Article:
assistance to the people of Dagestan in the summer of 1999. Only two of
the villages being pounded by the Russians could be saved. There was terrible
slaughter in those villages, and innocent people had been viciously murdered.
The war between Russia and Chechnya, that is still going on today, was
sparked off yet again by this incident.
forces entered Chechnya on October 2, 1999 and began to ruthlessly kill
anyone they came across, making no exceptions for women, children or the
elderly. They began to attack civilian targets. Chemical weapons, scud
missiles and napalm were used in the attacks, and hospitals, maternity
wards, public shopping areas and refugee camps were deliberately selected
One of the ways the Russians ruthlessly attacked civilian targets was
to poison the Argun River, a source of water for the populations of a
number of Chechen villages. Most of the women and children who drank from
the river died, and hundreds of others were left to suffer long-term ill
effects. Chechnya lost three-quarters of its population in just two years.
Even now, some of the native Chechens are still trying to survive in neighboring
countries under the most difficult conditions.
of the Chechen people by the Russian government, which still retains the
same old communist mentality, resembled the one carried out millennia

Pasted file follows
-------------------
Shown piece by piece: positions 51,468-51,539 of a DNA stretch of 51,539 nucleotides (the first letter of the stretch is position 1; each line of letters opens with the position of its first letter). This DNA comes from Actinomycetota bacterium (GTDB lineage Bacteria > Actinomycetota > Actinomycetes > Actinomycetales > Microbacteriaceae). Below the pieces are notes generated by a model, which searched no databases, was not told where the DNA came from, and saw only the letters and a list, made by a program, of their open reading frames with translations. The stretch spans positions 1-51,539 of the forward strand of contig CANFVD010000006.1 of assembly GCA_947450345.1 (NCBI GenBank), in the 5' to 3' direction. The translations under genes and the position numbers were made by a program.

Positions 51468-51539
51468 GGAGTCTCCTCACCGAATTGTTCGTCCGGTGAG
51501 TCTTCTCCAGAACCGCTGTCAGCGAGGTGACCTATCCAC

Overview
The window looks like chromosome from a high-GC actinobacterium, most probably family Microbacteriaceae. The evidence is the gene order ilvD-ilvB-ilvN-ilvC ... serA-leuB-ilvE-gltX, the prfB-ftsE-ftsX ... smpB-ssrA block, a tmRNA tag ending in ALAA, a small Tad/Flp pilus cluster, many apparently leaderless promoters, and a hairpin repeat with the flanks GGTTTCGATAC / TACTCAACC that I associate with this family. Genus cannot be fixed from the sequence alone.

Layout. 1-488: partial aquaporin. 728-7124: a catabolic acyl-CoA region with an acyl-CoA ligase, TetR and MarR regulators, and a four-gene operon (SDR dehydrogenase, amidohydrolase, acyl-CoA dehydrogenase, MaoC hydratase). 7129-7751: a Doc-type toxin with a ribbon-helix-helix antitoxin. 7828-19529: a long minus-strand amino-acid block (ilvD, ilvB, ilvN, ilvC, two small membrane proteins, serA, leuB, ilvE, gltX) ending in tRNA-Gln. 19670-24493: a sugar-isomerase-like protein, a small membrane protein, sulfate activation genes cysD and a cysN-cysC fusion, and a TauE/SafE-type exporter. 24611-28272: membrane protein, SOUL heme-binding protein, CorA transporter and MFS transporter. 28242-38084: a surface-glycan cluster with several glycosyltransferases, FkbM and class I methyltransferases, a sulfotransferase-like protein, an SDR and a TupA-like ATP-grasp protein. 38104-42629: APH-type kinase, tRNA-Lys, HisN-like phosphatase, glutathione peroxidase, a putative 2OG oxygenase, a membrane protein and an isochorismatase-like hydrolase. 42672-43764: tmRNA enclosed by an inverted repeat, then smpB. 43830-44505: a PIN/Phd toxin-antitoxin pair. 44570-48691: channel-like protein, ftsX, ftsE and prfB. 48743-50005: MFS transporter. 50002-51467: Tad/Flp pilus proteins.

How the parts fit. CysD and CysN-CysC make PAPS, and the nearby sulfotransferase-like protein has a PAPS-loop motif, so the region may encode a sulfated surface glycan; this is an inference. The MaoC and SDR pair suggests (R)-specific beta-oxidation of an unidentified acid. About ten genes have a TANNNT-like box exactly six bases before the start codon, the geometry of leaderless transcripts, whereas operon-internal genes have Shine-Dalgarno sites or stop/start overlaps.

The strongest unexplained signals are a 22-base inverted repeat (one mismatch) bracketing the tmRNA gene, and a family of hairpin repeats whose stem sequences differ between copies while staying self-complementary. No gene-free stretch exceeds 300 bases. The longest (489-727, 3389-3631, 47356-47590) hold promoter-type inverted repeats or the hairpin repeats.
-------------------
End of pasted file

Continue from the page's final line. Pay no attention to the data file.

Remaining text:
ago by the Pharaoh. In his own time, he also attacked the weak and defenseless
(in that case, the tribe of Israel), and brutally slew them. Allah states
Pharaoh's cruelty in these terms:
Remember when Musa said to his people, "Remember
Allah's blessing to you when He rescued you from the people of Pharaoh.
They were inflicting an evil punishment on you, slaughtering your sons
and letting your women live. In that there was a terrible trial from your
Lord." And when your Lord announced: "If you are grateful, I will certainly
give you increase, but if you are ungrateful, My punishment is severe."
(Qur'an, 14: 6-7)
Pharaoh exalted himself arrogantly in the land
and divided its people into camps, oppressing one group of them by slaughtering
their sons and letting their women live. He was one of the corrupters.